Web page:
Sole dependence on cocoa for income can pose a financial risk to farmers. In the event of adverse weather conditions, or price volatility in the market, there is no fallback to safeguard revenue. In this context, it makes sense for farmers to protect their livelihood via crop diversification - but that is not always easy when their land and effort has always been dedicated to cocoa. It can feel counterintuitive to clear space for other crops that are essentially unknown.
An alternative approach has been trialled whereby women are equipped to diversify into fruit and vegetable farming. This has a twofold advantage: the single-crop dependency on cocoa is reduced, and women are empowered to earn an income of their own. In this way, the whole family benefits: increases in income are 11 times more likely to impact children’s welfare if they are in women’s hands than men’s.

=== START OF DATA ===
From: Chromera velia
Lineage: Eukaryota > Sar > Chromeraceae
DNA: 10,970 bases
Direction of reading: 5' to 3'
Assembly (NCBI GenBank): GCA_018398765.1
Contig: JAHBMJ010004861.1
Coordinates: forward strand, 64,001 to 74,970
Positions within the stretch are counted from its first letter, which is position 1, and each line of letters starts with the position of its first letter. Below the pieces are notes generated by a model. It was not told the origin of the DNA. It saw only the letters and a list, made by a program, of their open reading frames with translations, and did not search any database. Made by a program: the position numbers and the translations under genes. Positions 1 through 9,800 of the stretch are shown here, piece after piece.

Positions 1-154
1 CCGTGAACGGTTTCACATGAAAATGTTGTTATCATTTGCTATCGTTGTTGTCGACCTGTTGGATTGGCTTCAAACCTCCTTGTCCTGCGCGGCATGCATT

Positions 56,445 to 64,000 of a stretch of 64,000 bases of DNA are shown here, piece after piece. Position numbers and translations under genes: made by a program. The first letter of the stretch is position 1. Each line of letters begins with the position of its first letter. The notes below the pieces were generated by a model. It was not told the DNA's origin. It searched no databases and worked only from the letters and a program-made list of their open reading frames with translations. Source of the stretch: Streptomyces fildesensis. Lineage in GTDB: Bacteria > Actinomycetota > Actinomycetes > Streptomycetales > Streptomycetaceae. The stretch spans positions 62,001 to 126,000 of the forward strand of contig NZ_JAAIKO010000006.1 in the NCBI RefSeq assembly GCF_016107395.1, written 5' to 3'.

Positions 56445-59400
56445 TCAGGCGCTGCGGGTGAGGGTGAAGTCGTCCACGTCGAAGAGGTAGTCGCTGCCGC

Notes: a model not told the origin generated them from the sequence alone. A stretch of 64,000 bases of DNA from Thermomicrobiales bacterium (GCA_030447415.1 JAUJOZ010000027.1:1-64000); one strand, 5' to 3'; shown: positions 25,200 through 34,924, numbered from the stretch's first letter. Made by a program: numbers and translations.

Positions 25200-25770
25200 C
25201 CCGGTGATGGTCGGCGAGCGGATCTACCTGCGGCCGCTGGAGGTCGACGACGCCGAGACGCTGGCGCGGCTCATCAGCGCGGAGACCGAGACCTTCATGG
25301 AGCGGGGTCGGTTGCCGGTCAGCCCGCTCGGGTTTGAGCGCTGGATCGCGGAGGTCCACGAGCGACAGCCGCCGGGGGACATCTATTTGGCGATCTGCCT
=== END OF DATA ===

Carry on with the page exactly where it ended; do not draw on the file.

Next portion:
In 2017, plants were distributed by Nestlé Cocoa Plan partners Cocoanect at the Koado-Dué all-female co-operative on the Côte d’Ivoire. These included seedlings for okra, aubergine, beans and peppers.
The group consists of 35 women that work together on the community field. The women produced 404kg of okra over the year which they sold at 100.600CFA (approx. CHF172), and aubergine for 20.000CFA (approx. CHF34).
Due to this success, the women plan to continue to grow produce next season. They will also open a bank account to save the money they have earned to help with school and health expenses.